Build Clarity Into Your Financial Statements

Simply using ROA to gauge success is shortsighted.

June 24, 2011
KEYWORDS boards , financials , growth
/ PRINT / ShareShare / Text Size +

Financial institutions tend to have confusing financial statements, which makes it difficult for boards of directors to understand them and to use them in strategic planning, says Mike Higgins, a partner in the accounting firm Mike Higgins & Associates.

“You need to restructure your financials so you bring clarity out of confusion,” Higgins says. “Once you do this, your board can use your credit union’s financials to set relevant growth targets that create value for your members.

“Too many boards use net income or return on assets [ROA] as a benchmark of success, but that’s shortsighted and lacks strategic focus,” he continues. “It demonstrates ignorance of how a successful credit union operates. The bottom line isn’t really your true bottom line.”

Higgins said credit unions’ strategic priorities should be:

  • The strength of the net revenue engine—it seals your credit union’s fate;
  • Operating expenses relative to net revenue;
  • Credit loss tolerance;
  • An adequate capital-ratio range; and
  • Ongoing creation of value for members.

Boards should pay attention to and develop targets for their credit union’s product mix and expense ratios. “A focus on these areas will help your board stay focused on creating value for members,” he adds.

Higgins also suggests boards use a rolling 12-quarter budget or operating plan. “The annual budget has become a dinosaur—it’s too long of a time period.”

He says the ideal performance scorecard would include net revenue or ROA, account balance growth, product mix, rate differential, expense ratio, credit losses, capital ratio, and return on equity before and after credit losses.

Post a comment to this story


What's Popular

Popular Stories

Recent Discussion

Great article! Unfortunately, most employees don’t feel valued or appreciated by their supervisors or employers. In fact, research has shown that the predominant reason team members quit their jobs is because they don’t feel valued. This is in spite of the fact that employee recognition programs have proliferated in the workplace – over 90% of all organizations in the U.S. has some form of employee recognition activities in place. But most employee recognition programs are viewed with skepticism and cynicism – because they aren’t viewed as being genuine in their communication of appreciation. Getting the “employee of the month” award, receiving a certificate of recognition, or a “Way to go, team!” email just don’t get the job done. How do you communicate authentic appreciation? We have found people have different ways that they want to be shown appreciation, and if you don’t communicate in the language of appreciation important to them, you essentially “miss the mark”. Additionally, employees need to receive recognition more than once a year at their performance review. Otherwise, they view the praise as “going through the motions”. A third component of authentic appreciation is that the communication has to be about them personally – not the department, not their group, but something they did. Finally, they have to believe that you mean what you say. How you treat them has to match the words you use. If you are not sure how your team members want to be shown appreciation, the Motivating By Appreciation Inventory ( will identify the language of appreciation and specific actions preferred by each employee. You then can create a group profile for your team, so everyone knows how to encourage one another. Remember, employees want to know that they are valued for what they contribute to the success of the organization. And communicating authentic appreciation in the ways they desire it can make the difference between keeping your quality team members or having a negative work environment that everyone wants to leave. Paul White, Ph.D., is the co-author of The 5 Languages of Appreciation in the Workplace with Dr. Gary Chapman.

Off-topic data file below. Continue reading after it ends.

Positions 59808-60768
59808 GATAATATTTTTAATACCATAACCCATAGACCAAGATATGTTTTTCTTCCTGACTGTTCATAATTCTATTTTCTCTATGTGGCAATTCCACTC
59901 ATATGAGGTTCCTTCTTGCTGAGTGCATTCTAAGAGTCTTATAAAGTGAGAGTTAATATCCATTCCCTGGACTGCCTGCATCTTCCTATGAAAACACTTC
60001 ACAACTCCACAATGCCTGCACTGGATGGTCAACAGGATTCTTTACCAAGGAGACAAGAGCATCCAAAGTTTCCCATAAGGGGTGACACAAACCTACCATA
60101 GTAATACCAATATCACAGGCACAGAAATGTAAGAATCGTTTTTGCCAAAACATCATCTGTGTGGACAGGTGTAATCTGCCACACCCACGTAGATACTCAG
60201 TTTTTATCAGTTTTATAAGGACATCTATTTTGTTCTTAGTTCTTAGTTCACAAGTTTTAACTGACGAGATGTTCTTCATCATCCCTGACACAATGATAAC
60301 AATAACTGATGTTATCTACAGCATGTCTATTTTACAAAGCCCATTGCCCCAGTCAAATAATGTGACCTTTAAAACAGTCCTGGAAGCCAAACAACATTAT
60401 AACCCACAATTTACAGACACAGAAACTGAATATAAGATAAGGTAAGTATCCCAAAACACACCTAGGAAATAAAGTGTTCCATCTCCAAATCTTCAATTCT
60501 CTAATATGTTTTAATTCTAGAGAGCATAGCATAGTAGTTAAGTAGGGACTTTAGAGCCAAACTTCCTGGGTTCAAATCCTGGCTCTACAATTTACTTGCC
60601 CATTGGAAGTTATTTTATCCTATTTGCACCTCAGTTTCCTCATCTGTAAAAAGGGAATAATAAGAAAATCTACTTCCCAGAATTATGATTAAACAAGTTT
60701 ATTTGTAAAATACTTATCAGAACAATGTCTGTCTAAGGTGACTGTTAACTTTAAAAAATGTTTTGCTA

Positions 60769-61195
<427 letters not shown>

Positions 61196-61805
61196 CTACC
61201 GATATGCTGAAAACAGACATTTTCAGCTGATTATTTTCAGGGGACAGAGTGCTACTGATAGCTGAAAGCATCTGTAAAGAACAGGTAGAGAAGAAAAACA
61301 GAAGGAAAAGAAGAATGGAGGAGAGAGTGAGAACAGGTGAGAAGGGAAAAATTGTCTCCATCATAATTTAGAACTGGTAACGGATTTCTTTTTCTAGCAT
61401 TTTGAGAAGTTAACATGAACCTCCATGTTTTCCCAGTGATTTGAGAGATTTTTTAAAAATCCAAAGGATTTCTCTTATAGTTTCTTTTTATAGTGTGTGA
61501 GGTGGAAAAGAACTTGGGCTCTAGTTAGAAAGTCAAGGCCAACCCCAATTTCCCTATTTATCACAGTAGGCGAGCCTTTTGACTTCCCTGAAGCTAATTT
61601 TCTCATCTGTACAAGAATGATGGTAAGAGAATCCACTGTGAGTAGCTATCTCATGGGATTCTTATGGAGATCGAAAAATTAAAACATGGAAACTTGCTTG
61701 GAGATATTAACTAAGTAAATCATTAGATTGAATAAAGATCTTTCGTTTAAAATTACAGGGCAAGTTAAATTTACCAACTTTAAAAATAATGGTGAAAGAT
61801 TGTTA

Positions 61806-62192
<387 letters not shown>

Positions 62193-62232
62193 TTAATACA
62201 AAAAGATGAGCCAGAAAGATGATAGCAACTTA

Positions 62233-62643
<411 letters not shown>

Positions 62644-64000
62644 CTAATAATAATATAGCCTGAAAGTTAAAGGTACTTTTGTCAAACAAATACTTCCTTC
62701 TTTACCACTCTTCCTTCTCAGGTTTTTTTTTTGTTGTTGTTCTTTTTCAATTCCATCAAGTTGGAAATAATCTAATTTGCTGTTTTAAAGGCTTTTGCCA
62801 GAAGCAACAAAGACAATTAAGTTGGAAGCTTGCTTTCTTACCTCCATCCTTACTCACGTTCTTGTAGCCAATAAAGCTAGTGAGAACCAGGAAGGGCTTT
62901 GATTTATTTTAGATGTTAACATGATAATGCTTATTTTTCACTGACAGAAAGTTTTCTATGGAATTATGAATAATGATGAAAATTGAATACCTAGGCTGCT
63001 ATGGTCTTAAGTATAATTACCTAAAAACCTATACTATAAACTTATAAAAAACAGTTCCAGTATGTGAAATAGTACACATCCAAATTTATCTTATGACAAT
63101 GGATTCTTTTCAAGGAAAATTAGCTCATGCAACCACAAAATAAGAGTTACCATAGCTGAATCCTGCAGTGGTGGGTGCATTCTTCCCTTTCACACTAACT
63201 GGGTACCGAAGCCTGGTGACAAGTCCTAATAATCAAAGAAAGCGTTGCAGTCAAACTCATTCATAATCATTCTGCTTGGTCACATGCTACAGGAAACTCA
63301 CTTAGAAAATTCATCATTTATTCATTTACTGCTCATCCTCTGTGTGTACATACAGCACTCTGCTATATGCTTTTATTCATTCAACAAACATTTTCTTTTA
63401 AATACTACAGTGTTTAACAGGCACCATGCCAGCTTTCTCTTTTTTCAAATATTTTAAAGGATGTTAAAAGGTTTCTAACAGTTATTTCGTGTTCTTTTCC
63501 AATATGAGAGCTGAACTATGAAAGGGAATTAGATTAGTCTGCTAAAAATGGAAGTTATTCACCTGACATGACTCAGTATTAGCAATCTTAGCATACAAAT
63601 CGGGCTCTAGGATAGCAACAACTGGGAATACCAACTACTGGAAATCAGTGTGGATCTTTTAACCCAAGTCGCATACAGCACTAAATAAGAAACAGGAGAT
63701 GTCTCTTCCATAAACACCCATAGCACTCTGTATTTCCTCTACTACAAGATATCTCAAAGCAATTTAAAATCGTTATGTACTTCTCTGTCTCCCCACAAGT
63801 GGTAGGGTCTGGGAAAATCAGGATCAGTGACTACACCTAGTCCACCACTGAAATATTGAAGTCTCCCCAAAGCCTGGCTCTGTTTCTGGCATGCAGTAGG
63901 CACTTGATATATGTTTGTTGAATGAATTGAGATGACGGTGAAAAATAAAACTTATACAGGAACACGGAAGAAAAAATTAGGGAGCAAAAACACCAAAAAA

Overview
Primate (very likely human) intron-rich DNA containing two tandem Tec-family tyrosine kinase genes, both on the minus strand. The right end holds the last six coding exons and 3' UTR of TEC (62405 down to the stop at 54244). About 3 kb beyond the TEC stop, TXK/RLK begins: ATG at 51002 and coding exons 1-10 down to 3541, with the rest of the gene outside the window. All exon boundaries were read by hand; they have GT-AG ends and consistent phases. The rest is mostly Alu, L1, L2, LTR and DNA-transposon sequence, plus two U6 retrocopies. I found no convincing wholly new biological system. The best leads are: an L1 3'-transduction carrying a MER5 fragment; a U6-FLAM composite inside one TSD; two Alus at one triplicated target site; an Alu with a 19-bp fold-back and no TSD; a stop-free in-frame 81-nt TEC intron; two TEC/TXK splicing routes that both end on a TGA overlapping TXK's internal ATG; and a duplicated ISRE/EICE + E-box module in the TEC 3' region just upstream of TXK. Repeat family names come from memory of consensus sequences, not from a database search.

Your Say: Who should be Credit Union Magazine's 2014 CU Hero of the Year?

View Results Poll Archive